Matthew Chapter 25 Verses 36-40, Jesus says, “I was in prison and you came to visit me … I tell you the truth, whatever you did for one of the least of these brothers of mine, you did for me.”
These words, probably more so than any others, have helped define how conservatives, and those from the faith community, view the nation’s incarcerated. Judeo-Christian values balance personal responsibility with forgiveness and mercy. And the words of Christ, taken as a mandate for action, have driven the faith community and the Faith & Freedom Coalition to engage in justice reform.
America incarcerates a far higher percentage of our citizens than similar nations. In the United States, a staggering 693 out every 100,000 people are incarcerated. That statistic should worry anyone who cares about the size, scope, and cost of government.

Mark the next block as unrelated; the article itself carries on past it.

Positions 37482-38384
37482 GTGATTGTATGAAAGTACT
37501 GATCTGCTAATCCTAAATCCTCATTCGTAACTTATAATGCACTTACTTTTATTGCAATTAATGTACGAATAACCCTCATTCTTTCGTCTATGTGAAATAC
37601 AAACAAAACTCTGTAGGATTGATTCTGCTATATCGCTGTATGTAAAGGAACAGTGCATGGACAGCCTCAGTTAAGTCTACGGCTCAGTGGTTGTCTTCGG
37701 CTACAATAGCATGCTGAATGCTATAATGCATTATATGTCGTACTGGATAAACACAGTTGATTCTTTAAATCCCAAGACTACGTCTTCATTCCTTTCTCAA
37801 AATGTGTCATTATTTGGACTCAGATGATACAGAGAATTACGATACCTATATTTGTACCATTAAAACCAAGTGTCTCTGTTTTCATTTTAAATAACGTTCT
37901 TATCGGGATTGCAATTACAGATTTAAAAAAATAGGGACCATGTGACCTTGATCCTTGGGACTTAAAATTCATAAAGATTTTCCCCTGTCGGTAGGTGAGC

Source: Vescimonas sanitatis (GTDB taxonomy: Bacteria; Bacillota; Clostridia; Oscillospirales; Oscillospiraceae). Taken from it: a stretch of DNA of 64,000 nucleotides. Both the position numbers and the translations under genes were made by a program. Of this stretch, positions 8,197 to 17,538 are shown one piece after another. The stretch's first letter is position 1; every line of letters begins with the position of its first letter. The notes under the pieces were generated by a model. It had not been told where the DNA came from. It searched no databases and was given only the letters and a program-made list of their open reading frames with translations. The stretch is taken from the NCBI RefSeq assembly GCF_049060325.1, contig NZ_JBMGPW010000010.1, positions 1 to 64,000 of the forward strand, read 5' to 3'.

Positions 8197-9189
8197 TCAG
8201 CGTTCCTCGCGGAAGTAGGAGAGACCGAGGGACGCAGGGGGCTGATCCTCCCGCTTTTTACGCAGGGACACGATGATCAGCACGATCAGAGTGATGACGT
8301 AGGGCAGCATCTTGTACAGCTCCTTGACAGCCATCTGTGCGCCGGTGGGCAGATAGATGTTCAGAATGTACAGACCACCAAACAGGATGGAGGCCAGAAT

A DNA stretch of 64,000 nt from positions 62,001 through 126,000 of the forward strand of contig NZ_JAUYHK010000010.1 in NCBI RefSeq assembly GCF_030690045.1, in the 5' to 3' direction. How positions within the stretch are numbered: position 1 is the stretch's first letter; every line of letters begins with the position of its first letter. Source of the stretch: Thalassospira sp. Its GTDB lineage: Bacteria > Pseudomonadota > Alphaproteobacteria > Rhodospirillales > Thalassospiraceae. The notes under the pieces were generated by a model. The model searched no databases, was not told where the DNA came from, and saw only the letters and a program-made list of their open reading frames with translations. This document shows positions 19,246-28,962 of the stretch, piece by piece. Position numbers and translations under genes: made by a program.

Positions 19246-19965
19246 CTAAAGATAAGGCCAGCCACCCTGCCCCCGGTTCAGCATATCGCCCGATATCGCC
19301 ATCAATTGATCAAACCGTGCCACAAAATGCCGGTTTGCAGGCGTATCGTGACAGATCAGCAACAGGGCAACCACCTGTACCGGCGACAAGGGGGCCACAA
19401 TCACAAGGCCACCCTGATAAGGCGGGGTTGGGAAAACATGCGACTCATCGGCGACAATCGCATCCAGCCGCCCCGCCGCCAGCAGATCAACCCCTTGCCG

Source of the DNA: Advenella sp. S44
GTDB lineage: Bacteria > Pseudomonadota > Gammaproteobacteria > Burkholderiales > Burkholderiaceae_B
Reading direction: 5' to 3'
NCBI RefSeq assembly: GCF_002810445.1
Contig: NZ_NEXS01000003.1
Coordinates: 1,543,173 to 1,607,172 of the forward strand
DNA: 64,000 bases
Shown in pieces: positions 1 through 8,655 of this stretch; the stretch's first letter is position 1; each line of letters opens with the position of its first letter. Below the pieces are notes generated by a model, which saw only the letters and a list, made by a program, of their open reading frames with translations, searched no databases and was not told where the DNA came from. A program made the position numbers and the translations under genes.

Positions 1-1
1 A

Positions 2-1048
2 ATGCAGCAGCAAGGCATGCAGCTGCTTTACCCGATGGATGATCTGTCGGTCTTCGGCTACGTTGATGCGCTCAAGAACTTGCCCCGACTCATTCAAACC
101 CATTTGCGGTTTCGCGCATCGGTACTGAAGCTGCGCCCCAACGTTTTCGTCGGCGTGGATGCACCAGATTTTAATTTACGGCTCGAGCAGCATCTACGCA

America’s high incarceration rate takes a massive human toll by tearing families apart and making our communities less safe. U.S. jails and prisons resemble a revolving door with almost 7 in 10 inmates rearrested within three years of being released from prison, and 4 in 10 offenders are sentenced to return to prison, which makes the public less safe.
However, things are changing for the better because conservatives at the state-level are leading the way. Since 2007, more than 30 states have passed significant reforms designed to prioritize prison beds for serious offenders, reduce incarceration, reduce recidivism rates and contain costs. Red states like Texas, Georgia, South Carolina, Utah and others have seen real results. Texas, for example, saved taxpayers over $2 billion while dropping its crime rate to its lowest level since 1968.
Conservatives are proving you can be both “smart on crime” and “tough on crime.”
Conservatives must continue to lead on criminal justice reform because our solutions have increased public safety, saved taxpayer dollars and restored the lives of both offenders and victims. Faith & Freedom Coalition will continue to work towards justice reform that accomplishes the following goals:
- Prioritize public safety resources
- Narrowing the net of incarceration
- Increasing public safety through effective rehabilitation programs
- Breaking down barriers in communities
- Ensuring prompt and fair outcomes for both the accused and the victim